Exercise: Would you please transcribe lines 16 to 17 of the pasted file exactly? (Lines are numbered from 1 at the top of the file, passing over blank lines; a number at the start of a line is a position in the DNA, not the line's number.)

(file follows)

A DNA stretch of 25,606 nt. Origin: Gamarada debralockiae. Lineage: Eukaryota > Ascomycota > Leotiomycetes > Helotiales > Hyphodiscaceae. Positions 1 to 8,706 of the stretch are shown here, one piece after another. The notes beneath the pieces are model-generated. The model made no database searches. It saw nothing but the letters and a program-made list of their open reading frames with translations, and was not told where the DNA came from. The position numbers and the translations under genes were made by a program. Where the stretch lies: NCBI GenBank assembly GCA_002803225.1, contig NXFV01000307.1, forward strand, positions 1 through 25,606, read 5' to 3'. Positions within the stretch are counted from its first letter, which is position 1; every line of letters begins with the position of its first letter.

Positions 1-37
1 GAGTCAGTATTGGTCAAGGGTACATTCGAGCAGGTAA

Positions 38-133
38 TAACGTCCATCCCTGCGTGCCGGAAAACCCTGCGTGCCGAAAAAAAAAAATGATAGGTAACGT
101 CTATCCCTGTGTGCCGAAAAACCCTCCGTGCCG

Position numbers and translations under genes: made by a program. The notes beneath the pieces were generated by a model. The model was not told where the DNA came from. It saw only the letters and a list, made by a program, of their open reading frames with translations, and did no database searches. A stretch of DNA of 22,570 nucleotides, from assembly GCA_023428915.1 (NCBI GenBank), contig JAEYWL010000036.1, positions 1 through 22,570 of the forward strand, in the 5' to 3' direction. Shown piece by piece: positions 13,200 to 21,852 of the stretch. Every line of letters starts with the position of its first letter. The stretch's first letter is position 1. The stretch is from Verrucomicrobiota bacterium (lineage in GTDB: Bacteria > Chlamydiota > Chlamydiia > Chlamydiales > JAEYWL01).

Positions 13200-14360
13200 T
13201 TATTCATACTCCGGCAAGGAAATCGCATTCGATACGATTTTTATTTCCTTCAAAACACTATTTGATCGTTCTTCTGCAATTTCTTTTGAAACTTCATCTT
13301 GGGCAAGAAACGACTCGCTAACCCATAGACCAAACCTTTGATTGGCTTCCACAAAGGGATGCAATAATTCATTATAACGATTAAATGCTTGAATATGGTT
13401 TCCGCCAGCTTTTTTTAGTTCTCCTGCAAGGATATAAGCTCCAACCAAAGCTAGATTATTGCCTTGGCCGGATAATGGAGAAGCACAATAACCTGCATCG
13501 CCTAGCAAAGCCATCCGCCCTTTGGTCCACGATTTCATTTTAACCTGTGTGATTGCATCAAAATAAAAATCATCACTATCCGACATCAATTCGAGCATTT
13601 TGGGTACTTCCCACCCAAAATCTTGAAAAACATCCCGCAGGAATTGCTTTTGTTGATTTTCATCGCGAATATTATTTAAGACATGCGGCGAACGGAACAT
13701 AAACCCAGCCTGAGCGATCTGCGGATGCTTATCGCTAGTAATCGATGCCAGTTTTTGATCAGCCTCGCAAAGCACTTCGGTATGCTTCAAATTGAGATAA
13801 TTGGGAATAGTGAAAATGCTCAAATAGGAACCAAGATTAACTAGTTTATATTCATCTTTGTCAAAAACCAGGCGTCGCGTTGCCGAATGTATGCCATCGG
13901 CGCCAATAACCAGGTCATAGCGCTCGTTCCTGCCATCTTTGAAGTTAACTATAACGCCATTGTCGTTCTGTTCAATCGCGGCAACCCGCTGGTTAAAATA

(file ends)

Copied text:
13801 TTGGGAATAGTGAAAATGCTCAAATAGGAACCAAGATTAACTAGTTTATATTCATCTTTGTCAAAAACCAGGCGTCGCGTTGCCGAATGTATGCCATCGG
13901 CGCCAATAACCAGGTCATAGCGCTCGTTCCTGCCATCTTTGAAGTTAACTATAACGCCATTGTCGTTCTGTTCAATCGCGGCAACCCGCTGGTTAAAATA